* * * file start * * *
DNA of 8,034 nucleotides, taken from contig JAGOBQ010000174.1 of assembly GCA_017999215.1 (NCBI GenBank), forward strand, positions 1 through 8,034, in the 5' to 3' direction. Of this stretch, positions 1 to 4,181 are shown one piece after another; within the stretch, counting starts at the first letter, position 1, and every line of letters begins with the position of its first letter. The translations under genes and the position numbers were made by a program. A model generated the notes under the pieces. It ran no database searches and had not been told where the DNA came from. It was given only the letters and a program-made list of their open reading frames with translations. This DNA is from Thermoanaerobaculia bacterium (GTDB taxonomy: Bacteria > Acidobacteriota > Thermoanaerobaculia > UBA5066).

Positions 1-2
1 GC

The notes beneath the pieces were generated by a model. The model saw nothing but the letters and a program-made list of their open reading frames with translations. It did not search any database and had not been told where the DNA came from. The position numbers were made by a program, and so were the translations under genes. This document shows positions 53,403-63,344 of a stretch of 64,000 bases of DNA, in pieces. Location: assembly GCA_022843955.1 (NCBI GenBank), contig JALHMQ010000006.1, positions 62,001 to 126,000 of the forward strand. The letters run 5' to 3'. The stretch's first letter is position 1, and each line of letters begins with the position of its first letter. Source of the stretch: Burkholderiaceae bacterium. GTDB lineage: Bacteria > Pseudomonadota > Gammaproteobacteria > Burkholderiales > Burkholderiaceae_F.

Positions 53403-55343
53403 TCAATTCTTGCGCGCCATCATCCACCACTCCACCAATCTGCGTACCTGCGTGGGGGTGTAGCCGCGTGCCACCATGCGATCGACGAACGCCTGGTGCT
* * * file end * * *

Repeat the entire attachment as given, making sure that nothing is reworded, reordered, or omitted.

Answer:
DNA of 8,034 nucleotides, taken from contig JAGOBQ010000174.1 of assembly GCA_017999215.1 (NCBI GenBank), forward strand, positions 1 through 8,034, in the 5' to 3' direction. Of this stretch, positions 1 to 4,181 are shown one piece after another; within the stretch, counting starts at the first letter, position 1, and every line of letters begins with the position of its first letter. The translations under genes and the position numbers were made by a program. A model generated the notes under the pieces. It ran no database searches and had not been told where the DNA came from. It was given only the letters and a program-made list of their open reading frames with translations. This DNA is from Thermoanaerobaculia bacterium (GTDB taxonomy: Bacteria > Acidobacteriota > Thermoanaerobaculia > UBA5066).

Positions 1-2
1 GC

The notes beneath the pieces were generated by a model. The model saw nothing but the letters and a program-made list of their open reading frames with translations. It did not search any database and had not been told where the DNA came from. The position numbers were made by a program, and so were the translations under genes. This document shows positions 53,403-63,344 of a stretch of 64,000 bases of DNA, in pieces. Location: assembly GCA_022843955.1 (NCBI GenBank), contig JALHMQ010000006.1, positions 62,001 to 126,000 of the forward strand. The letters run 5' to 3'. The stretch's first letter is position 1, and each line of letters begins with the position of its first letter. Source of the stretch: Burkholderiaceae bacterium. GTDB lineage: Bacteria > Pseudomonadota > Gammaproteobacteria > Burkholderiales > Burkholderiaceae_F.

Positions 53403-55343
53403 TCAATTCTTGCGCGCCATCATCCACCACTCCACCAATCTGCGTACCTGCGTGGGGGTGTAGCCGCGTGCCACCATGCGATCGACGAACGCCTGGTGCT